When we started to climb we could see the gap getting smaller. Raja mentioned they were slowing. She suggested we ease the pace and organize with some of the girls behind us. I really wanted to keep pace lining just the two of us and reel in those girls. I thought we could do it. Raja's plan was a safer bet. The more people we had working together the better are chances of catching those girls.

Soon three others joined us. Raja instructed everyone into 30 second pulls, rotate to the right....although I'm guilty of pulling longer :0) Pace lining is the ulitmate example of teamwork and how the whole can be greater than the sum of it's parts. I owe a big shout out to Raja for directing and the other girls for joining in. I think we were all having the time of our life. We were flying. Flying past the boys too. We were closing in on the getaway girls. The energy was great. I think we put on quite a show. I knew there would be a point where it was every women for herself. It would be a mad dash into the finish chute. It would be at this point to pace line would bust up. I was told 1000 times not to take the final pull and be ready for the left hand turn to the finish. The race turned out to be 27 miles on my computer. At mile 26 I was in the front of the pace line. I was pulling my heart out. The gap was smaller between us and the escapees. I knew I could catch them but we were running out of time. After a decent sized pull I looked at Raja and said it's mile 26. I naively was hoping for the announcement it was every women for herself and pace lining was over. Ladies if you are wondering .....there is no announcement. I knew I should be on the left hand side and somewhere in the middle of the pace line. I wasn't and I had no clue how to get there now. Especially without essentially screwing somebody else. We had all worked so hard together it just didn't feel right changing up the rotation. Raja said "don't stop now." I think this was her way of letting me know now it was every women for herself and a mad dash to the finish. I didn't quite process that...(HR above 180 and two women in front of me) so I kept going and pulled my group up to the getaway girls.....Just as we approached the left hand turn, my pace line girls slithered up my left-hand side and into the turn. I had to brake to make the turn. I lost my speed...Note to self: don't let riders on your inside. I was in the absolute worst place to be....front of pace line and outside corner. It was my own fault.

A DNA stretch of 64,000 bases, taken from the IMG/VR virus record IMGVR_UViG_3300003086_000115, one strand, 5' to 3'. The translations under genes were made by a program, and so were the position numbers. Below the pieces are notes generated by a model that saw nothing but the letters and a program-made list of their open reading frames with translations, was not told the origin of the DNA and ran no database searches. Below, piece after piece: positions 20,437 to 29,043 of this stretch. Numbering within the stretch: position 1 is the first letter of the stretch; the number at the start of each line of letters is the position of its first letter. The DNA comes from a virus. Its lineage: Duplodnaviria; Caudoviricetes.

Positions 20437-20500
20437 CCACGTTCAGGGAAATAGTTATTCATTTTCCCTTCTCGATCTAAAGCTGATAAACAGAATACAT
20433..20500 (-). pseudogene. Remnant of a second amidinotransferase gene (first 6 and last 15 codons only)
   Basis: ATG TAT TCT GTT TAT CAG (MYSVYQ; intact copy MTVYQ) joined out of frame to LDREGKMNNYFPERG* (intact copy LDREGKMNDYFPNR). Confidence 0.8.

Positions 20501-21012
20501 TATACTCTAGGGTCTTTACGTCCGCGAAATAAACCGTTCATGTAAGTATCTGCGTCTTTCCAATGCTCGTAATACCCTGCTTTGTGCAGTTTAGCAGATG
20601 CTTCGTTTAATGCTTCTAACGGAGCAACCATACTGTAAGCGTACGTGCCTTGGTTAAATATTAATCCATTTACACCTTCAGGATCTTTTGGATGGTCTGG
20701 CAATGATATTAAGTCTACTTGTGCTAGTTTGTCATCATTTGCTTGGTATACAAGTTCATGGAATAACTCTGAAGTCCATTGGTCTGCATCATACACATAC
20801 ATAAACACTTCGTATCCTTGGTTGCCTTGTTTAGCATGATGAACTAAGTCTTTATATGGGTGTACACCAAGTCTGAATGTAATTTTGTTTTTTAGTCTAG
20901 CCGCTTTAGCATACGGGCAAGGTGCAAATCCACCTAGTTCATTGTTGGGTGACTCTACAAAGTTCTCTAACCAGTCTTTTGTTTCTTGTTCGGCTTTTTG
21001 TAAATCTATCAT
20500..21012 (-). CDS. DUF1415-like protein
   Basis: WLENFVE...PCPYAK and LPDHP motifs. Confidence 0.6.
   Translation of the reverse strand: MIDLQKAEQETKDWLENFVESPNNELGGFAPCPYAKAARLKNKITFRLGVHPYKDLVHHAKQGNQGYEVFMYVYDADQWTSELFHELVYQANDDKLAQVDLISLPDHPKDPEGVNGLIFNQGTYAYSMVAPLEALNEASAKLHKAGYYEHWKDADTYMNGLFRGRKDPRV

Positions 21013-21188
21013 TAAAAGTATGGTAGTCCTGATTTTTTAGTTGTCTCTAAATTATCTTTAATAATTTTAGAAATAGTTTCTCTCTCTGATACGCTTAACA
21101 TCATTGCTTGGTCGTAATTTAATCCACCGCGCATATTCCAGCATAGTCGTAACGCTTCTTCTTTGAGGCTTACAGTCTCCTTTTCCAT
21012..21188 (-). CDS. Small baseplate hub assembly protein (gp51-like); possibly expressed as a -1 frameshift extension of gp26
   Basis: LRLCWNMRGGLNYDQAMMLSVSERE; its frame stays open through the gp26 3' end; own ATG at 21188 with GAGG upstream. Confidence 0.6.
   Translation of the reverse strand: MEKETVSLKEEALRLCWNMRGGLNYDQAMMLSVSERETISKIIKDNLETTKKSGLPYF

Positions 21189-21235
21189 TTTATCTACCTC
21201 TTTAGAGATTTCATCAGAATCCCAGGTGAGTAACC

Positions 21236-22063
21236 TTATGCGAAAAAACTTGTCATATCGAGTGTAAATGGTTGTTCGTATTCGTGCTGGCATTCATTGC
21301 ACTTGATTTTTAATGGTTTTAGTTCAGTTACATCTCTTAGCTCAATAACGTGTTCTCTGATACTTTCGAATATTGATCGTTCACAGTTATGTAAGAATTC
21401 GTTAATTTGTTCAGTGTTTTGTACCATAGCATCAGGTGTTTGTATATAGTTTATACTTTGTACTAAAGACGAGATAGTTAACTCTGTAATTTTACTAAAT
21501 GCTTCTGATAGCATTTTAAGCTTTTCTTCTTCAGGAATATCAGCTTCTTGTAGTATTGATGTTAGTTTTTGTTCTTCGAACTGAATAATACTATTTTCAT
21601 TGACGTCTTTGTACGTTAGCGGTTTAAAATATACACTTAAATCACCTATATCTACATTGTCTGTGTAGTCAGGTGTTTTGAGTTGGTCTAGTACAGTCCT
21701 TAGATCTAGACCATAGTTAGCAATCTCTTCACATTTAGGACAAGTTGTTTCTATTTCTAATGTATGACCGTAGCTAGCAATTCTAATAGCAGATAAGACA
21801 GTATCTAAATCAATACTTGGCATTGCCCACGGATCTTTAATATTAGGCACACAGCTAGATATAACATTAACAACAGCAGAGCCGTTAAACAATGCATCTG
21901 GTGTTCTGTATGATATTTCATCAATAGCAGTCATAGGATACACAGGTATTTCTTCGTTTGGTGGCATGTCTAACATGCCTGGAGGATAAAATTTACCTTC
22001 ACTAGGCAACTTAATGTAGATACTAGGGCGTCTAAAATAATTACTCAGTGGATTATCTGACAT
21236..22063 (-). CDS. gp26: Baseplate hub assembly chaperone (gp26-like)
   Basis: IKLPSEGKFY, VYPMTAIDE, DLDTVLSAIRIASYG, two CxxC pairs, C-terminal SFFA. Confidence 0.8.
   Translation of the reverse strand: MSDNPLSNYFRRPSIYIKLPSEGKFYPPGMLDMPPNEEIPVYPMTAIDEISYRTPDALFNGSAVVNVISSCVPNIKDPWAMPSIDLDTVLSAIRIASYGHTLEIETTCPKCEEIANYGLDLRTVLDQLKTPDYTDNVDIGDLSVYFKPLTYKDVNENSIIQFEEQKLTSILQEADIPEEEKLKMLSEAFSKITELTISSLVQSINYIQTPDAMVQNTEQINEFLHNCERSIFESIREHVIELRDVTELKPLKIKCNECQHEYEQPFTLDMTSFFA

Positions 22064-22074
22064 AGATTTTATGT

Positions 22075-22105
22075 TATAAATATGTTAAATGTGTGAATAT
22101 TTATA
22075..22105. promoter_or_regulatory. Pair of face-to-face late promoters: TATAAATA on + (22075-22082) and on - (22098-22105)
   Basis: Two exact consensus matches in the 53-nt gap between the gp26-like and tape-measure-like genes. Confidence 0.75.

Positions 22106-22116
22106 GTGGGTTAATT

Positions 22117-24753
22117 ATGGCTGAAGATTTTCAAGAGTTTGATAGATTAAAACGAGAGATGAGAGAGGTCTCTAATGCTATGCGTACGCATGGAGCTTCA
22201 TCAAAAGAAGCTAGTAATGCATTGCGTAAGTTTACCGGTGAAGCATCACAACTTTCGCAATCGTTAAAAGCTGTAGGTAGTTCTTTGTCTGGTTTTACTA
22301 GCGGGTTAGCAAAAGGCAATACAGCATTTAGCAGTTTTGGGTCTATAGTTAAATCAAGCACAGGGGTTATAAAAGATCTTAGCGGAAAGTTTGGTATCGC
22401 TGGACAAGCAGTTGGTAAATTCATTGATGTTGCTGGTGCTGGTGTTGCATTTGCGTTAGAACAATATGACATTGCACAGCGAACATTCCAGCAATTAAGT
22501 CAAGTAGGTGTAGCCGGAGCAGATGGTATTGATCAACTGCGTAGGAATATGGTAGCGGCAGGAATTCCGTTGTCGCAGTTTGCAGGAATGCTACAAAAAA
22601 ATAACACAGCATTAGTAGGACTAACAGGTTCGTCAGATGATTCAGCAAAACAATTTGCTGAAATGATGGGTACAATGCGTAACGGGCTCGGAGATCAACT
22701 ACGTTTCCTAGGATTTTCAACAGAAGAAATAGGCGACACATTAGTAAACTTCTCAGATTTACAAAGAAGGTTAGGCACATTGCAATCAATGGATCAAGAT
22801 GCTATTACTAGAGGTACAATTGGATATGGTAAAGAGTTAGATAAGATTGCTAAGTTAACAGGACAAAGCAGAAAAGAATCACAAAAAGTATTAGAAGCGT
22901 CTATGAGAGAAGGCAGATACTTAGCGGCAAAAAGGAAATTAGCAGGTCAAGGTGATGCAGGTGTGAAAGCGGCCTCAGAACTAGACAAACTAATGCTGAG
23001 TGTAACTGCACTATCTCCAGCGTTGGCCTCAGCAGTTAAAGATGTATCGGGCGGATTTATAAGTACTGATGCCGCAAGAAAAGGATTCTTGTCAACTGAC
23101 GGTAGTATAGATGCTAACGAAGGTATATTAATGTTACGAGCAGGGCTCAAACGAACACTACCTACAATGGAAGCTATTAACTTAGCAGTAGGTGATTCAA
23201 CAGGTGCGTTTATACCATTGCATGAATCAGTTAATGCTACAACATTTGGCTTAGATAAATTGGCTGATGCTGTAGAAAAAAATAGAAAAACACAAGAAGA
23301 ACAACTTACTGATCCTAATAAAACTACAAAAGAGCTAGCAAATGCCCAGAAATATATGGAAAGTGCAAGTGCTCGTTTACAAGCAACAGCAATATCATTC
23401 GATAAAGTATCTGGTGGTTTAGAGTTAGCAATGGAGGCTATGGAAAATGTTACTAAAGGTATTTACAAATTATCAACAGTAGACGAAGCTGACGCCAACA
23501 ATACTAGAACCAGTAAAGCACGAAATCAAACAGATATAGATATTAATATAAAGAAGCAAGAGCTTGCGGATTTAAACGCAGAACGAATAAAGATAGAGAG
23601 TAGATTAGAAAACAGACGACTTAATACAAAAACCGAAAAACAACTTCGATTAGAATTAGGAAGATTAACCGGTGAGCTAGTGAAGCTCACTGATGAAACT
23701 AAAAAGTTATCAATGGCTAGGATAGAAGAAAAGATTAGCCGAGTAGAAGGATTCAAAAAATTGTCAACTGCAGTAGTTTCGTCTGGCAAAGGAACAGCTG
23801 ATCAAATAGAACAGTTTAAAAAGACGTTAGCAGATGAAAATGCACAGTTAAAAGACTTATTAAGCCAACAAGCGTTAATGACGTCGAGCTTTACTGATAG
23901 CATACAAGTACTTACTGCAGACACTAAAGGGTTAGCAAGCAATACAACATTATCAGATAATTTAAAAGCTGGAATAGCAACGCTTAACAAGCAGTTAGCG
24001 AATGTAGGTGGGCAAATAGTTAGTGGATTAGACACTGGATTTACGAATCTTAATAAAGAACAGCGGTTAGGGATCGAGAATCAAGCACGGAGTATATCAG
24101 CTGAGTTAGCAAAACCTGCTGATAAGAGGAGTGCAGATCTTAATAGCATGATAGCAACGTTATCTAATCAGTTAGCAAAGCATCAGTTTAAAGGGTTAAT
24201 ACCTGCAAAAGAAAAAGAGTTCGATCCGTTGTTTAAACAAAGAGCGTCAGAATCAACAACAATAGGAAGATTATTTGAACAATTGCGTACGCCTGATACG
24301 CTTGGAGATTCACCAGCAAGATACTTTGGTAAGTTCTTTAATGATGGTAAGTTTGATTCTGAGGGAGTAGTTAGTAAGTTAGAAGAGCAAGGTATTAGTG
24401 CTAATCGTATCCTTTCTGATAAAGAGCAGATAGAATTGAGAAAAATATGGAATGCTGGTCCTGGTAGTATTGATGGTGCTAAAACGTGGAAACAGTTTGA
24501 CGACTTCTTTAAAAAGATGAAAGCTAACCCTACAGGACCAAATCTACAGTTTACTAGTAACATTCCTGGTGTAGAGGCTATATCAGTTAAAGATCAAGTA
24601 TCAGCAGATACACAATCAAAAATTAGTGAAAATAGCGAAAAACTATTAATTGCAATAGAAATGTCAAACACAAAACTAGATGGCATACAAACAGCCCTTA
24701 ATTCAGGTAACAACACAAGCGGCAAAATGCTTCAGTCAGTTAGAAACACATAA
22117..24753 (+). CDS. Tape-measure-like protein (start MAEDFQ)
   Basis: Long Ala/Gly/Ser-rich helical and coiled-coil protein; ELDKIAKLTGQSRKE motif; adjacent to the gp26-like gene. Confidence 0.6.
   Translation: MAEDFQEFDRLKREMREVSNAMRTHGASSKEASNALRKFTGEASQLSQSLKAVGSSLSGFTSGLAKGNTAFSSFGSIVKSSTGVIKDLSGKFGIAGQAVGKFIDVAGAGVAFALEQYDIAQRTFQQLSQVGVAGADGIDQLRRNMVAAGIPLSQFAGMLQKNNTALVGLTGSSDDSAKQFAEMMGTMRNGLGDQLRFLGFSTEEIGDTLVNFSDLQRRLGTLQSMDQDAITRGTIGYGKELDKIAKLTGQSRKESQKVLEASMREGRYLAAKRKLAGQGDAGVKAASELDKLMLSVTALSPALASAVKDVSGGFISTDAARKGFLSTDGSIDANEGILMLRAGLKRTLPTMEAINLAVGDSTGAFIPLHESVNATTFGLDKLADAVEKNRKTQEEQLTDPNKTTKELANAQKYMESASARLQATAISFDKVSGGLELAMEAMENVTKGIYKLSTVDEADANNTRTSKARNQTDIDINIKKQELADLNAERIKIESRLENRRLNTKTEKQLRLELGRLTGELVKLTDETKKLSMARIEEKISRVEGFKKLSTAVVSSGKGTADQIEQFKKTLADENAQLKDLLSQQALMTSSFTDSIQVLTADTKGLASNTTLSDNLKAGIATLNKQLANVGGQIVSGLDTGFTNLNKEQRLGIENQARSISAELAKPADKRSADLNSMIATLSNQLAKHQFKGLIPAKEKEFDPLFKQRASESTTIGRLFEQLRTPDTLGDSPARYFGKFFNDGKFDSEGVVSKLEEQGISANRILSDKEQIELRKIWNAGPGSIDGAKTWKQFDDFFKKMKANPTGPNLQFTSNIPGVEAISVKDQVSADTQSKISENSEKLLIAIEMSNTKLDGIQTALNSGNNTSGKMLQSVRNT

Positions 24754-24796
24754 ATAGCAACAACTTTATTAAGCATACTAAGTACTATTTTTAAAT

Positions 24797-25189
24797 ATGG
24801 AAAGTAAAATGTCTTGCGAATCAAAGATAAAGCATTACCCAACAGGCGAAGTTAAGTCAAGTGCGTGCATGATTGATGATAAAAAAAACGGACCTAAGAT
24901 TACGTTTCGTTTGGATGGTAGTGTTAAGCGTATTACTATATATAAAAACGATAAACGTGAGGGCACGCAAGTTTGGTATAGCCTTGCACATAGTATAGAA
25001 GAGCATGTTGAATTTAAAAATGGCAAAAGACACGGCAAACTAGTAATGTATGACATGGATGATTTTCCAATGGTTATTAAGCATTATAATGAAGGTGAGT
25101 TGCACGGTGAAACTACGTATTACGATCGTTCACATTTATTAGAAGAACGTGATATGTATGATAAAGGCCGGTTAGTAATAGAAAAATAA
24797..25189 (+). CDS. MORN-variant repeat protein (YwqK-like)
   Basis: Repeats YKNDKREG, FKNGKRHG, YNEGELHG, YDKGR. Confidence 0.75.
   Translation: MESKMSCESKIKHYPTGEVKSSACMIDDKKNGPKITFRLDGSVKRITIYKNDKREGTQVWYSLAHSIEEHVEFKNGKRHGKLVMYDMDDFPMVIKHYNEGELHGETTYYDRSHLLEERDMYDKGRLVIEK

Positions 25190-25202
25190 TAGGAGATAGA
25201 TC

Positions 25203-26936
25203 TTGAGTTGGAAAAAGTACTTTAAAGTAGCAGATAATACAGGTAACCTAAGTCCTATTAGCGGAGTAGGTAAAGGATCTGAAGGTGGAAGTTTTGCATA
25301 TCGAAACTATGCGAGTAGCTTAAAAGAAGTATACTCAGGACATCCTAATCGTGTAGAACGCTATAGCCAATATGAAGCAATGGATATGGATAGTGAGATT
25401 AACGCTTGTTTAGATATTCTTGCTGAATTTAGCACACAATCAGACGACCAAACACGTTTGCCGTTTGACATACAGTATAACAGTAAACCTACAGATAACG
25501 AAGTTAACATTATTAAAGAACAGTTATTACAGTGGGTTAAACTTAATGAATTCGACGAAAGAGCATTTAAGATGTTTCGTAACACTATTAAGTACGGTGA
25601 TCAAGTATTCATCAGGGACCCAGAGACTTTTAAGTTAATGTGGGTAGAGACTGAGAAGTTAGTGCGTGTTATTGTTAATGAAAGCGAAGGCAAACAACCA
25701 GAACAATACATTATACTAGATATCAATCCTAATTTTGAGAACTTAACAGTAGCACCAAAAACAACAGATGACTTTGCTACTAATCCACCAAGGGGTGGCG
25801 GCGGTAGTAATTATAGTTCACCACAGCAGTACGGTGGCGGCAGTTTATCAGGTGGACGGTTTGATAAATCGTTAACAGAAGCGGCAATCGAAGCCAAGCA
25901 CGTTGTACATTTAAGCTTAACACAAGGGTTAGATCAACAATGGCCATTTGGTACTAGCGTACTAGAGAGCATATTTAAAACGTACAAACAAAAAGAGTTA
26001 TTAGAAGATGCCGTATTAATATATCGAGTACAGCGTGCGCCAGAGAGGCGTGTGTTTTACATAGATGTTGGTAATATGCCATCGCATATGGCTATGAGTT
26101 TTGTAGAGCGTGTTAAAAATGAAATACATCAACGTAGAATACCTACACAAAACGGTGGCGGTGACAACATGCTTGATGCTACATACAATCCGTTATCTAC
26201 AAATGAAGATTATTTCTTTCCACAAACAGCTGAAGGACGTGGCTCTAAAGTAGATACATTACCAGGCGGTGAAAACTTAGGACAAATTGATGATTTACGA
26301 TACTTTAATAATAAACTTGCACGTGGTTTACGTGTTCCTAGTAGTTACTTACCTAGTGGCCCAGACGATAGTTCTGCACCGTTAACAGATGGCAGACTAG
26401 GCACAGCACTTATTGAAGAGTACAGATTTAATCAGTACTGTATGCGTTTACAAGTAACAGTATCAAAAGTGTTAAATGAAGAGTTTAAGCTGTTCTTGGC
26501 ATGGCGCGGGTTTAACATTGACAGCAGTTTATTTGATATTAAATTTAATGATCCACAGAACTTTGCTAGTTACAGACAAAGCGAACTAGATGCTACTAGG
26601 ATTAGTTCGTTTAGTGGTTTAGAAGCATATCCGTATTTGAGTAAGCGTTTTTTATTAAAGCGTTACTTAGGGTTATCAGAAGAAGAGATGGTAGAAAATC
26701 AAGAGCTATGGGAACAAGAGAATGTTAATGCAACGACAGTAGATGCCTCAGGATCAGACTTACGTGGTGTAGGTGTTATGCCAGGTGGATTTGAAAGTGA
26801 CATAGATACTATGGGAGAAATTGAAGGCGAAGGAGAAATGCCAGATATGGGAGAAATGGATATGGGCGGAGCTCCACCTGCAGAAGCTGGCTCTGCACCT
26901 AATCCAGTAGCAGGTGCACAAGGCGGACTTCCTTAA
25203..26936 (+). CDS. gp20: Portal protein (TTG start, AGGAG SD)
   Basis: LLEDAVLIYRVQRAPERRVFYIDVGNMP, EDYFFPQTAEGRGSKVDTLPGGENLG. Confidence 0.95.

Tim keeps asking me what I was thinking? I wish I could say I didn't know. Honestly I do know and my answer is so pathetic. I just couldn't be the one to disorganize the pace line. It felt like taking cuts in line in front of somebody who you respect. It felt underhanded. I'm not sure why I had such a hard time with this concept. I'm not that nice. I once bought a pair of shoes in about 30 minutes that a friend had been scoping for a year. I just swooped in and bought them. Of course I don't think I realized she had been interested in them. Maybe the other girls didn't realize I was that interested in the podium. =) I am however somebody who has issues cutting in the security line at the airport. I am going to have to work on these things.

15 minutes later when awards were handed out I felt a bit of a fool. I get it now. Duh ...This is a race. The whole thing may not be a race but the finish sure is. I ended up second in my age and 4th over all. I'll take it. I am not a sore loser. (Just perseverating slightly on my psyche). Those girls in front of me were there because they deserved to be. They played their cards right. I was slow on the draw. I will say that this was an exhilarating and thrilling experience. It felt really cool to be part the race. I will be out there again. In fact...I'm like a crack addict and I can't wait until next time. BTW...watch out ladies. I have a track record for getting things right on my second try.


Shan said...

Hmmm a crack addict that doesn't smoke crack...?! ;)

Nice work Jen! I think you did very well considering you've never raced this sort of thing before - it's definitely NOT about how fast you can go or time trialing for 26 (or however many) miles - it's ALL strategy, and unlike triathlon, it's ALL about working with the gals around you, or more specifically, your team.

You should organize a subgroup of the VB's to just do some bike racing, and then actually practice as a team, and designate people jobs based on their strengths. It's good that you were able to wrangle up other girls at Bulldog to help you pull (who were probably unattached from a team), but this is where having a team effort really makes all the difference!

Killer work out there girl!! :)

Popovich said...

Like myself and George (Hincapie), you have proven yourself - as the Best Domestique!! So get up in front the whole race, close the gap, and pull off at the end as a good domestique should!